At 735 projects and 121,163 rooms, the Latin America construction pipeline reached a new peak at the end of the third quarter. It’s a year-over-year (YOY) increase of 10 percent by projects and 11 percent by rooms. The total pipeline has been growing consistently since the recessionary bottom in early 2010 and now exceeds the pre-recessionary peaks established in 2008.
Projects and rooms under construction, now at 345 projects and 56,961 rooms, are close to pre-recessionary levels with new project announcements driving the pipeline numbers up. These numbers have been at near peak for six quarters. However, new signs point to a potential economic slowdown throughout the region. With the exception of Brazil and some recent improvements in Mexico, economic growth during the recovery years has only been modest and incremental if at all. The availability of financing, high interest rates, and a lack of cross-boarder investors have been the main restraints to Latin American hotel development. Potential cutbacks in bond buying by the U.S. Federal Reserve Bank are looming large for the future. Effects of a decline in stimulus could ripple through the region, further dampening economic growth and slowing both hotel operating statistics and new hotel development.
As the world’s seventh largest economy, Brazil is the primary driver of pipeline growth in the region. The country has 56 percent of the total pipeline of rooms in the Latin America region and 78 percent of all pipeline rooms in South America. It also has a record high 401 projects and 67,787 rooms in the pipeline. Two world-class events, the 2014 World Cup and the 2016 Summer Olympic Games, have propelled development forward to accommodate a record flow of incoming tourists. Under construction counts have reached a new high in preparation of these events. At 175 projects and 29,797 rooms, the under construction stage for Brazil is 50 percent higher than its pre-recessionary peak.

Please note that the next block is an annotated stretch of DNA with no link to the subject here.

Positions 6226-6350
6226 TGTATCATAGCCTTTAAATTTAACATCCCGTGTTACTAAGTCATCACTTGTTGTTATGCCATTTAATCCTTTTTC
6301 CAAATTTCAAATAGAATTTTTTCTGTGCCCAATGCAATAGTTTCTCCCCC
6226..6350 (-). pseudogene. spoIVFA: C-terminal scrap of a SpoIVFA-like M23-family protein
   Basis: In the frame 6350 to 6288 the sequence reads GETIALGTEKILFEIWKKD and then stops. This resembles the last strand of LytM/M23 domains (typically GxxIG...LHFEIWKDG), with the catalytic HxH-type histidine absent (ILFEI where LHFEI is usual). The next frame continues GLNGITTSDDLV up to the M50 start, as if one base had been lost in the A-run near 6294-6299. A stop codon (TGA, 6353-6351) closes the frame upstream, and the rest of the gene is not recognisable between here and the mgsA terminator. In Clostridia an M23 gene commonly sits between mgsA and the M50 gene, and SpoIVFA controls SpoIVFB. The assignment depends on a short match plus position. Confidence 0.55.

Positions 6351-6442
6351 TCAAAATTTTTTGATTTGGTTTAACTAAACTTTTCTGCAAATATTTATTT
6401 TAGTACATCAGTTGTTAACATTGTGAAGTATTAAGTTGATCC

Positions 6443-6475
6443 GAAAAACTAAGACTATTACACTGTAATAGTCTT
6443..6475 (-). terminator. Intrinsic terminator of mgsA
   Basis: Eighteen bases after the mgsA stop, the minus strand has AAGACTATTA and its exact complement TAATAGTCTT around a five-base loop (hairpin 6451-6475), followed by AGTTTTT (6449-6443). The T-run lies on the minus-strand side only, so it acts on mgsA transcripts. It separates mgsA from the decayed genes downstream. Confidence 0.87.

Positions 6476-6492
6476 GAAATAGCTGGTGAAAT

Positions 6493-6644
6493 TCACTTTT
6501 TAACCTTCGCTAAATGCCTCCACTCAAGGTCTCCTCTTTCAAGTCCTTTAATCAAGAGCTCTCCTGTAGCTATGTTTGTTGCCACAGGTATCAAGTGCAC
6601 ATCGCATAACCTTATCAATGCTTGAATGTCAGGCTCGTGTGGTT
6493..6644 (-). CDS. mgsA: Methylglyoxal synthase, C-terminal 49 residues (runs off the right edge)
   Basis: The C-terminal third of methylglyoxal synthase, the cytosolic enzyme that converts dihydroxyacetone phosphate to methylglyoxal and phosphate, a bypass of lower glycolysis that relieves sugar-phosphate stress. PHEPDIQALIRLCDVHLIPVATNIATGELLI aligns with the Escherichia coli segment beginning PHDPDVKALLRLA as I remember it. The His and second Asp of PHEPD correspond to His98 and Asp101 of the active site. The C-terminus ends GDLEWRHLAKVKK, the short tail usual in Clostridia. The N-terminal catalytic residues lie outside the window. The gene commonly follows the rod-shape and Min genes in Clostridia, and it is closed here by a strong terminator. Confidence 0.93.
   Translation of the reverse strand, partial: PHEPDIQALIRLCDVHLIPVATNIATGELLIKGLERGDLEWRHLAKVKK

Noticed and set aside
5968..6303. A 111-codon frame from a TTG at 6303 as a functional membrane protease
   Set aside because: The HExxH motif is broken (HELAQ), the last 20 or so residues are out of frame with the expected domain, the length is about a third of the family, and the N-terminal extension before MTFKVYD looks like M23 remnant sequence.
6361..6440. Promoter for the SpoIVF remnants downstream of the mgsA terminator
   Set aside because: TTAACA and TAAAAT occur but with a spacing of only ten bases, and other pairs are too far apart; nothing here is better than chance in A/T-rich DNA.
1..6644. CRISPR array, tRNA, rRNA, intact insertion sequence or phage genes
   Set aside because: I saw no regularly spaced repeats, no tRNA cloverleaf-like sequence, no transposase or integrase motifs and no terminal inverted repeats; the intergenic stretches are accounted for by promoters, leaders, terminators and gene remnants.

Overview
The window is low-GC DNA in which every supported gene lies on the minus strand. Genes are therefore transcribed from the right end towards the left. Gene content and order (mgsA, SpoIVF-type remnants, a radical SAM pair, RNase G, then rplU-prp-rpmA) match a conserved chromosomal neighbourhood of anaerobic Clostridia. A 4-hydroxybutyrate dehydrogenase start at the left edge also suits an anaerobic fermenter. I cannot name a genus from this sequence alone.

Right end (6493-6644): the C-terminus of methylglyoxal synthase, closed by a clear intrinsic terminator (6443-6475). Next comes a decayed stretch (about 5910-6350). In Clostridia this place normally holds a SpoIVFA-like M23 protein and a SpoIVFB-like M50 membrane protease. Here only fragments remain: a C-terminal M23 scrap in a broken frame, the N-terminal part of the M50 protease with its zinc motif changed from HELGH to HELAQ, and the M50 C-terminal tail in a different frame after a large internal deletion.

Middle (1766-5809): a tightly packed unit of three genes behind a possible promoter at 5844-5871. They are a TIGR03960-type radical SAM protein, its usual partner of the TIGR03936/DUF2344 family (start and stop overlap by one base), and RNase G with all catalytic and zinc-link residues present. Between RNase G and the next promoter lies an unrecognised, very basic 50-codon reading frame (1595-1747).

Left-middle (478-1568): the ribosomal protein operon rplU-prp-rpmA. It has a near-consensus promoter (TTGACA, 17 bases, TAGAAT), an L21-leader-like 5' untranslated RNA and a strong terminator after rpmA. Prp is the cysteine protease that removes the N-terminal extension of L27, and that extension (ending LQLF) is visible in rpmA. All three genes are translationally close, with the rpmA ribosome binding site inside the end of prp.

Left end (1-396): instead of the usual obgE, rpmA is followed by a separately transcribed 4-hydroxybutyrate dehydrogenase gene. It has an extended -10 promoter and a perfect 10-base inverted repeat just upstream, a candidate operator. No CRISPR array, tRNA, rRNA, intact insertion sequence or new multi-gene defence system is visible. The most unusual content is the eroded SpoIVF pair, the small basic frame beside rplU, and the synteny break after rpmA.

The pipeline in the remaining countries in South America stands at a total of 111 projects and 15,019 rooms, which is a YOY decline of 13 percent and 11 percent respectively. Under construction totals at 71 projects and 9,832 rooms are still in a bottoming formation. Far distant from Brazil’s totals, Argentina has the next largest pipeline in South America with 37 projects and 3,952 rooms, followed closely by Colombia with 30 projects and 5,336 rooms.
Total pipeline rooms in Mexico have rebounded 50 percent in the last three quarters, though they are far from pre-recessionary peaks. Supported by an eight-quarter uptick in new project announcements, the country’s total pipeline currently stands at 106 projects and 16,059 rooms. An unusually high 83 percent of all pipeline projects are in the upscale and midscale chain scales. The number of hotels under construction has also bounced back and currently stands at 40 projects and 6,105 rooms.
The Caribbean pipeline bottomed out in the first quarter of 2011 and now stands at 75 projects and 14,593 rooms, which is a 4 percent decline YOY. Since the bottoming, project counts in the pipeline have varied from a low of 65 to a high of 82. New product announcements have been flat for an extended period of time as have been projects under construction. As larger economies such as North America and Europe have recovered, so too has travel to the Caribbean. Hotel operating statistics in the Caribbean should exceed pre-recessionary peaks in 2014–2015 and begin to spark developer interest shortly thereafter.
In Central America, the recovery for hotel operating statistics is stalled as the region has experienced YOY declines in both 2012 and 2013. Early last decade there was a surge in development in the region precipitated by the expansion of the Panama Canal and the development of a number of new resort projects. Since then the region has been focused on the absorption of that new supply, which is proving to be difficult.
The Central America pipeline stands at 42 projects and 7,705 rooms with Panama accounting for 62 percent of the project count. New product announcements in the region have been weak for seven quarters. At 21 projects and 4,249 rooms, the number of hotels under construction remains near area lows.
Patrick “JP” Ford is an SVP of Lodging Econometrics; firstname.lastname@example.org.